Life can be stressful sometimes, but sometimes the biggest source of stress is your own mind and negative thinking. You may be quick to judge yourself, put too many demands on yourself, or have a hard time letting go of past mistakes. As a result, you can get in the way of your own joy or hold yourself back from the success and happiness you deserve. In this article, you will learn how to let go of guilt, stop regretting the past, and give up trying to be perfect. Read about simple strategies that can help you develop healthier mind habits, such as ease, self-confidence, or compassion. For each of the negative mindsets below you will learn what they are and how to combat them.
Guilt is an emotion we often learn in childhood: “Eat all your food; there are people starving in India,” or, “I’ve been working my fingers to the bone to take care of you and all you do is complain?” As adults, we internalize these messages and feel like we’re never enough or can never do enough. Guilt can be helpful when it keeps you from intentionally harming others or violating deeply-held values. Excessive guilt, however, can cripple us and take the joy out of life—not letting you enjoy the fruits of your hard work.
There are many types of guilt and research shows only one is good—guilt about something harmful that you did. If you lied to someone you care about, or acted in a selfish and hurtful way, then feeling guilt can motivate you to stop the hurtful behavior and make amends. This will likely improve your relationships and self-esteem.
Some other types of guilt are unnecessary and counterproductive:
- Guilt about not doing enough to help someone else, when you’ve already done a lot, or the other person is not taking responsibility;
- Guilt about having more money or better relationships than friends or family members;
- Guilt about thoughts that you don’t actually act on, like feeling jealous of a friend who just had a baby.
To combat unhelpful guilt, realize that your thoughts don’t hurt others—only your actions can do that. Learn from past mistakes and try to feel worthy of the gifts and good fortune life has given you.
Being a Perfectionist
Are you your own biggest critic? Is nothing you do ever good enough to meet your own standards? Perfectionism can result from a rigid mindset in which you don’t change your expectations based on the situation. It can lead to second-guessing, procrastinating, feeling constantly overwhelmed, or giving up and not trying. Perfectionism can be dangerous to your mind and body: An article in the Review of General Psychology found that perfectionists are more likely to struggle with depression or anxiety and more likely to commit suicide. Perfectionists are also more likely to be diagnosed with conditions such as chronic fatigue syndrome or fibromyalgia. Perfectionists have conditional self-esteem, and can only like themselves when they do well. But nobody can do well all of the time. Perfectionists often feel like impostors or frauds and live in constant fear of being exposed.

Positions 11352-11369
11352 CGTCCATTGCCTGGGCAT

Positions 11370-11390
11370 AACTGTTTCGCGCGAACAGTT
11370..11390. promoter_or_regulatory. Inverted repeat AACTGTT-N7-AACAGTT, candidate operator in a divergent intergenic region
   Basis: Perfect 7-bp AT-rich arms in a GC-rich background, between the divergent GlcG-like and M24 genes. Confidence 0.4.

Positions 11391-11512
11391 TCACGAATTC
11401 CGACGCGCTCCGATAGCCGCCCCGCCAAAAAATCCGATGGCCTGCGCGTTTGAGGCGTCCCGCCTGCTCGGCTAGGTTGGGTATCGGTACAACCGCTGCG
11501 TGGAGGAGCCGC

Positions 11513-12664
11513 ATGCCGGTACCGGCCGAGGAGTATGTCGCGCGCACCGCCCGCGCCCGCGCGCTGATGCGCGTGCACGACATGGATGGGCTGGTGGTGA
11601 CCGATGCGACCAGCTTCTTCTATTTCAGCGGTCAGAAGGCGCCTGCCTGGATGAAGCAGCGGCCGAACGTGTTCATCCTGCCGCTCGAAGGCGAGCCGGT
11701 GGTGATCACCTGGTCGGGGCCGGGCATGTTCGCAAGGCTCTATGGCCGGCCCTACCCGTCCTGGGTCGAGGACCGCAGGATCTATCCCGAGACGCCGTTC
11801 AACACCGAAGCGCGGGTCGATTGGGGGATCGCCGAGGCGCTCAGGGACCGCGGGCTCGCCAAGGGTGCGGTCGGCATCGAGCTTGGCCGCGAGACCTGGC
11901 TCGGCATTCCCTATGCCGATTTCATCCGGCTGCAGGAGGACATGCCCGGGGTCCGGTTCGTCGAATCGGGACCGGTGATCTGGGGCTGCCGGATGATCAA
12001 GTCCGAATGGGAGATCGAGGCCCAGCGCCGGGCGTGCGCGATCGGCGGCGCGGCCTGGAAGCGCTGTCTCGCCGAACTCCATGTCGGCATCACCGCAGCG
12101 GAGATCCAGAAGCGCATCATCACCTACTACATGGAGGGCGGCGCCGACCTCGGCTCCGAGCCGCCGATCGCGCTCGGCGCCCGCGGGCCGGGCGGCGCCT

To combat perfectionism, try the strategies below:
- Get rid of the “shoulds” and black-and-white thinking.
- Give yourself credit for trying.
- Stop seeing mistakes as a disaster.
- Give yourself time limits for getting the job done.
- Don’t allow yourself to check and re-check your work.
- Try to focus on the bigger picture and find more compassionate ways to view a situation.
Living with Regret
Regret is a negative cognitive/emotional state that involves blaming yourself for a bad outcome, feeling a sense of loss or sorrow at what might have been, or wishing you could undo a previous choice that you made. If there is an opportunity to change the situation, regret—while painful to experience—can sometimes be a helpful emotion. The pain of regret can result in refocusing and taking corrective action or pursuing a new path. If you have an addiction, regret can be a motivator to give up a harmful substance and live healthier.
The less agency you have to change a situation, however, the more likely it is that regret can turn into chronic rumination and mentally beating yourself up. Those experiencing regret replay a stressful or humiliating situation repeatedly in their heads, causing the constant release of stress chemicals like adrenalin and cortisol. This can take a toll on your body and mind.
To combat regret, use mindfulness strategies to keep your attention focused on the present moment.
As meditation teacher Jack Kornfield said:
“Each morning we are born again. What we do today is what matters most.”
Despite your best efforts, negative mindsets can be stubborn and difficult to dispel. The goal is not to try to erase them, but rather to redirect your attention and energy onto more helpful and positive thoughts or activities. Neuroscience shows that the brain can change with repeated practice of new, healthy habits. So keep encouraging yourself and, over time, your thinking will change for the better.